Archaeologists in Egypt discover massive statue in Cairo slum

Archaeologists in Egypt discovered a massive statue in a Cairo slum that may be of Pharaoh Ramses II, one of the country's most famous ancient rulers.

The colossus, whose head was pulled from mud and groundwater by a bulldozer and seen by the Associated Press on Friday, is around 26 feet high and was discovered by a German-Egyptian team.

Egyptologist Khaled Nabil Osman said the statue was an "impressive find" and the area is likely full of other buried antiquities.

"It was the main cultural place of ancient Egypt. Even the Bible mentions it," he said. "The sad news is that the whole area needs to be cleaned up. The sewers and market should be moved."

Ramses II ruled Egypt more than 3,000 years ago and was a great builder whose effigy can be seen at a string of archaeological sites across the country.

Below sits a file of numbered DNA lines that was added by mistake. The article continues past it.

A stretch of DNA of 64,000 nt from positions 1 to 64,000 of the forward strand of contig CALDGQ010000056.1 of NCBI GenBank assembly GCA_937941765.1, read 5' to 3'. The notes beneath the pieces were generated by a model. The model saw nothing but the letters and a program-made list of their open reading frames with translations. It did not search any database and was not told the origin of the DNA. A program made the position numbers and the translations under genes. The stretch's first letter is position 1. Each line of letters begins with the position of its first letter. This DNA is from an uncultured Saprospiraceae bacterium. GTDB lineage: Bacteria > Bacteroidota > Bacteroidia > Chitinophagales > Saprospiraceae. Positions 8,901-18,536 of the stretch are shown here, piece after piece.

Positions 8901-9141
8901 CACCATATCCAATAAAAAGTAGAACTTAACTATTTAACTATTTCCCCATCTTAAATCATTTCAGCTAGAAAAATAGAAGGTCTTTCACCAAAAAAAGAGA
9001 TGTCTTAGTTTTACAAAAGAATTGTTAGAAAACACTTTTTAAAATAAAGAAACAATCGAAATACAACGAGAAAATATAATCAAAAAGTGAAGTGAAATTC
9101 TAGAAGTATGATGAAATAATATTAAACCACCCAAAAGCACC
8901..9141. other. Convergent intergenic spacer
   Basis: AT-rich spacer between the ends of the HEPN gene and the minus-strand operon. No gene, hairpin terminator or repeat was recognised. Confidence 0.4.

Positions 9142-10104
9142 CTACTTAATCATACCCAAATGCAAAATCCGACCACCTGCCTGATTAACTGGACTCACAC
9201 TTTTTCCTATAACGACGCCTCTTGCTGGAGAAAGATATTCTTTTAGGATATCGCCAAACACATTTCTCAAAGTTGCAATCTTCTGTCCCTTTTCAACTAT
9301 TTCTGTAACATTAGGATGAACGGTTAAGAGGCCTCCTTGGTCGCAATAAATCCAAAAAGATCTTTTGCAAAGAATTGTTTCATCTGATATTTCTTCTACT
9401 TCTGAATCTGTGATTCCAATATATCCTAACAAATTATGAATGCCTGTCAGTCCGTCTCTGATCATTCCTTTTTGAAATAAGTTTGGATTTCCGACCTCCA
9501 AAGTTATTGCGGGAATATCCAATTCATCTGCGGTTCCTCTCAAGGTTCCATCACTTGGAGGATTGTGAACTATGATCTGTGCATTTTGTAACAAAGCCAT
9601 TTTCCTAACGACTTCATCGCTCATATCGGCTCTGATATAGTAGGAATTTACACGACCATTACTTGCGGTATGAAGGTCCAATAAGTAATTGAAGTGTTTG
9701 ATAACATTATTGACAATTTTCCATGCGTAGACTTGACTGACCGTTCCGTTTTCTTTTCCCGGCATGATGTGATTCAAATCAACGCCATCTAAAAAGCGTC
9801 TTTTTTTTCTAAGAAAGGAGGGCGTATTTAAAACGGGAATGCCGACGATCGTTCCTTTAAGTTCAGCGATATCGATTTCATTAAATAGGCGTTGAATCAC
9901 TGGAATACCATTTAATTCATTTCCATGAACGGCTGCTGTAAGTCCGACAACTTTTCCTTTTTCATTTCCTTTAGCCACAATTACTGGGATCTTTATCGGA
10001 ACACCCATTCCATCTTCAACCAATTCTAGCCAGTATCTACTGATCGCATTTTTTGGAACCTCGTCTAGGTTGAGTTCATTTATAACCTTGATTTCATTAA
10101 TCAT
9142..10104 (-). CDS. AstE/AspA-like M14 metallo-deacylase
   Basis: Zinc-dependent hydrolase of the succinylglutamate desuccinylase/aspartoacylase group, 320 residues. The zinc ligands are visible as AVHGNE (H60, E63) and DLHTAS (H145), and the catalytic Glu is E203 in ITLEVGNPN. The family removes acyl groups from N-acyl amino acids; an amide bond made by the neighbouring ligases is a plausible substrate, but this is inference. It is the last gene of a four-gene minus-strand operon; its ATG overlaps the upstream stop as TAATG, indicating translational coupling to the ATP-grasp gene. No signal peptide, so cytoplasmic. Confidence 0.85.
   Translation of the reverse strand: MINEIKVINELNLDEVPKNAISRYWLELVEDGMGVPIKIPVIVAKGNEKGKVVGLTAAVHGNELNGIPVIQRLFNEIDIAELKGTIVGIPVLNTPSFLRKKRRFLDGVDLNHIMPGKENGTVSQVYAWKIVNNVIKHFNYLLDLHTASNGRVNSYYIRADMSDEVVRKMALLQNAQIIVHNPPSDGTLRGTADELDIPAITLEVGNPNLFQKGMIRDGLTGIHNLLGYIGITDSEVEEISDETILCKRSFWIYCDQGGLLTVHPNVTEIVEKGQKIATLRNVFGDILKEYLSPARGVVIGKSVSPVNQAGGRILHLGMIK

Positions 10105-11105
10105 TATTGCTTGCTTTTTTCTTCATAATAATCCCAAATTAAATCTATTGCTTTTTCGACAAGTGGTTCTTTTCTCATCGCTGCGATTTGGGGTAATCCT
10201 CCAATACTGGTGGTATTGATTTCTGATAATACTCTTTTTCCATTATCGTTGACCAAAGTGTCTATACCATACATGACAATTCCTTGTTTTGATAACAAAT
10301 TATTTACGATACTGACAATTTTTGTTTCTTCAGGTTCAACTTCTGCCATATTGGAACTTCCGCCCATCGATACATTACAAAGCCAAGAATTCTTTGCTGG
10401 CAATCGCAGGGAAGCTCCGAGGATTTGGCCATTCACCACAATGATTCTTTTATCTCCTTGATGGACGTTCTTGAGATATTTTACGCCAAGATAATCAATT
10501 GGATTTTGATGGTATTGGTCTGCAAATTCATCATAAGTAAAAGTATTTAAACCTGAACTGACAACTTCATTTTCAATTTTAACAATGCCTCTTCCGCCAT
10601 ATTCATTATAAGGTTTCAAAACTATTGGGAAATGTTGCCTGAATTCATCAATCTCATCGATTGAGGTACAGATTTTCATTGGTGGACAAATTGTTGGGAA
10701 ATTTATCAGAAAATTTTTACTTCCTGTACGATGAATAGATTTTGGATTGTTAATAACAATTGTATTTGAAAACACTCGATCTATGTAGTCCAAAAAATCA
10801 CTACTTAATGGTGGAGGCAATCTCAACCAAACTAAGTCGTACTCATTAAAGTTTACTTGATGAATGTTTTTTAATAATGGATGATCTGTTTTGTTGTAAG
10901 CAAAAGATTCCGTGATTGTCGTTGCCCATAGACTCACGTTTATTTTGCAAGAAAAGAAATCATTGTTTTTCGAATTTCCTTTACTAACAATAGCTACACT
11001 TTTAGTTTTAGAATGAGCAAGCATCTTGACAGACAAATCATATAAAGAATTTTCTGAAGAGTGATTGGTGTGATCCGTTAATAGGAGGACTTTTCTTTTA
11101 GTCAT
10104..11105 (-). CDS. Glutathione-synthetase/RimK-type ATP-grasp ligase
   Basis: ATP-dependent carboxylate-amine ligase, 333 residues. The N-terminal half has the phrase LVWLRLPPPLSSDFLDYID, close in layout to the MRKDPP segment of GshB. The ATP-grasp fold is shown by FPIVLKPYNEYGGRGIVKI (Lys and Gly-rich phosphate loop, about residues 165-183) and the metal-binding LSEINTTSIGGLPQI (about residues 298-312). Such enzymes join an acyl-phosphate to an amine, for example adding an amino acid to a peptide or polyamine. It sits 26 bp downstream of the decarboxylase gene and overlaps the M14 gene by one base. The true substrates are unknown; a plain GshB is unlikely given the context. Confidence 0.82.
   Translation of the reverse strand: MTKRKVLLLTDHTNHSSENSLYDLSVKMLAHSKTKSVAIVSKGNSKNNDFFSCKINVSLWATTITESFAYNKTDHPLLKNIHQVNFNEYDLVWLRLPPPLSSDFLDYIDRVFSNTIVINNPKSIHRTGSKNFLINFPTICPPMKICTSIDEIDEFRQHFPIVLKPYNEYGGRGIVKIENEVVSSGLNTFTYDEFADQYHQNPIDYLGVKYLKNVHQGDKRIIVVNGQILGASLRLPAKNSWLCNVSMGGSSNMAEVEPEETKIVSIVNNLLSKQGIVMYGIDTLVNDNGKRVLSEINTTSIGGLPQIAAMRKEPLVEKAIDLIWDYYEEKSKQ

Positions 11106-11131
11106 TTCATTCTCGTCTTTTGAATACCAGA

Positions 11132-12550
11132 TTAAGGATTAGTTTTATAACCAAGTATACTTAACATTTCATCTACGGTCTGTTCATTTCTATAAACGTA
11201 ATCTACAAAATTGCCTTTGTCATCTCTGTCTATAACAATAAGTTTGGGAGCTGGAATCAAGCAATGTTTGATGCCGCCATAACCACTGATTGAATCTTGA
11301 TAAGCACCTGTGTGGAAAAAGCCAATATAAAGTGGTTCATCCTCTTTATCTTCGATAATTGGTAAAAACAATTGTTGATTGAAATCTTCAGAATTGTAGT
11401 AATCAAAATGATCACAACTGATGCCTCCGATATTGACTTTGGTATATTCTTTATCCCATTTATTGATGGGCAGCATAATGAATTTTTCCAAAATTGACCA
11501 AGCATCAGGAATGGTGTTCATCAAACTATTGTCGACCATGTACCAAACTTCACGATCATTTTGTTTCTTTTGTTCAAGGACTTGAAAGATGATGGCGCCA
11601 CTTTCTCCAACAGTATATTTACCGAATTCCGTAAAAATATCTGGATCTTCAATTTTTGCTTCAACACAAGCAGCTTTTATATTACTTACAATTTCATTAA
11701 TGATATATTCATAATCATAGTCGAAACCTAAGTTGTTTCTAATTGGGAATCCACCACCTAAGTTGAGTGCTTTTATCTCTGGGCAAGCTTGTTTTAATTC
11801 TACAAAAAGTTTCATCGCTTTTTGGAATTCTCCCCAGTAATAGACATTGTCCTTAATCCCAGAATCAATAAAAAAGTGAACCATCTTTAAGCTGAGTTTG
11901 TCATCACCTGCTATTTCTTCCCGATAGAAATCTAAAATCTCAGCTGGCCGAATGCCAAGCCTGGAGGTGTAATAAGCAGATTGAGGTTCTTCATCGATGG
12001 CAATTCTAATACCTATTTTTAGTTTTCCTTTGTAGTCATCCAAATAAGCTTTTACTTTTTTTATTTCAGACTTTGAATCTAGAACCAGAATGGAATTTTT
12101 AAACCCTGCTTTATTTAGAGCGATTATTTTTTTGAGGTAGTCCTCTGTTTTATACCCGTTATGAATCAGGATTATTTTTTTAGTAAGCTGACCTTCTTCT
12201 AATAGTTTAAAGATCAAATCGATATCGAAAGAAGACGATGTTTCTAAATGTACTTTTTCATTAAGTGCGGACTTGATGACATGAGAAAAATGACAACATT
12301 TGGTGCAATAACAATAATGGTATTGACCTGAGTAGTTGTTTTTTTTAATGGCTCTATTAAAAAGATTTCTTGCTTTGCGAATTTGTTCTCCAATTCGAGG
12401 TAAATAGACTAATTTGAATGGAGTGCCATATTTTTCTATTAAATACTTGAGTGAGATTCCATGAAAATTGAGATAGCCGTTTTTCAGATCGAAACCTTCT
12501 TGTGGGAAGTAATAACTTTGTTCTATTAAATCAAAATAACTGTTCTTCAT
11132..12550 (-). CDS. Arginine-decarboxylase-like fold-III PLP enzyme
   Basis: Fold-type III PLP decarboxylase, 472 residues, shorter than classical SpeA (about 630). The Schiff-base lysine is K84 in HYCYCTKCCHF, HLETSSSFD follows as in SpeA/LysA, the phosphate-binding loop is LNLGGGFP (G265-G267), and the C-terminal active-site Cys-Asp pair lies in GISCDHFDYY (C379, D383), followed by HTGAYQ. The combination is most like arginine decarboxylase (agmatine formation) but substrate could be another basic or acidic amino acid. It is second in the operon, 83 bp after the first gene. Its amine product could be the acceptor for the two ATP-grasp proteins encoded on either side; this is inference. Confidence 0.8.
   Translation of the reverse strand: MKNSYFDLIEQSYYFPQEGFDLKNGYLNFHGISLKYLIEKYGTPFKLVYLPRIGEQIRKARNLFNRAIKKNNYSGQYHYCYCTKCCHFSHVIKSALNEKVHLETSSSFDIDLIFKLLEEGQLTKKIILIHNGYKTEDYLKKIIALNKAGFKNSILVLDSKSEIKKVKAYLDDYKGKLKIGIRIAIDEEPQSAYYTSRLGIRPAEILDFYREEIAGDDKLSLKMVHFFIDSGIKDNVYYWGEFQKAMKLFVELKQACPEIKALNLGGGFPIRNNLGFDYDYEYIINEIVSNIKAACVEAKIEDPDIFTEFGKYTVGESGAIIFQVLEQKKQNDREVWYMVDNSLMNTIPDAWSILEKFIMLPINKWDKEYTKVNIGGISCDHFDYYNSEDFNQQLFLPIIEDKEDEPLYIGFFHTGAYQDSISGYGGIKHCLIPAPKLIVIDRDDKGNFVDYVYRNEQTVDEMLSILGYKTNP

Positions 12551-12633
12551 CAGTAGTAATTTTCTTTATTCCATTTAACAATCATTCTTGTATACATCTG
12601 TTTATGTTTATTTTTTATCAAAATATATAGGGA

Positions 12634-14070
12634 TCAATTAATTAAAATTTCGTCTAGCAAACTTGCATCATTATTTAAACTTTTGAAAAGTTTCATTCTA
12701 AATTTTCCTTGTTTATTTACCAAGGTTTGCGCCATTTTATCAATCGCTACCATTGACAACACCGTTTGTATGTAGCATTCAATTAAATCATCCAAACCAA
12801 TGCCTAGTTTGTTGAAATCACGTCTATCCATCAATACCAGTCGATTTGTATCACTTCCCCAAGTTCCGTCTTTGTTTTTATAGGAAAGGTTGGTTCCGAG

Massive statues of the warrior-king can be seen in Luxor, and his most famous monument is found in Abu Simbel, near Sudan.

Osman said the massive head removed from the ground was made in the style that Ramses was depicted and likely was him. The site contained parts of both that statue and another.

Egypt is packed with ancient treasures, many of which remain buried. The sites open to tourists often are empty of late as the country has suffered from political instability that has scared off foreigners since its Arab Spring uprising in 2011.

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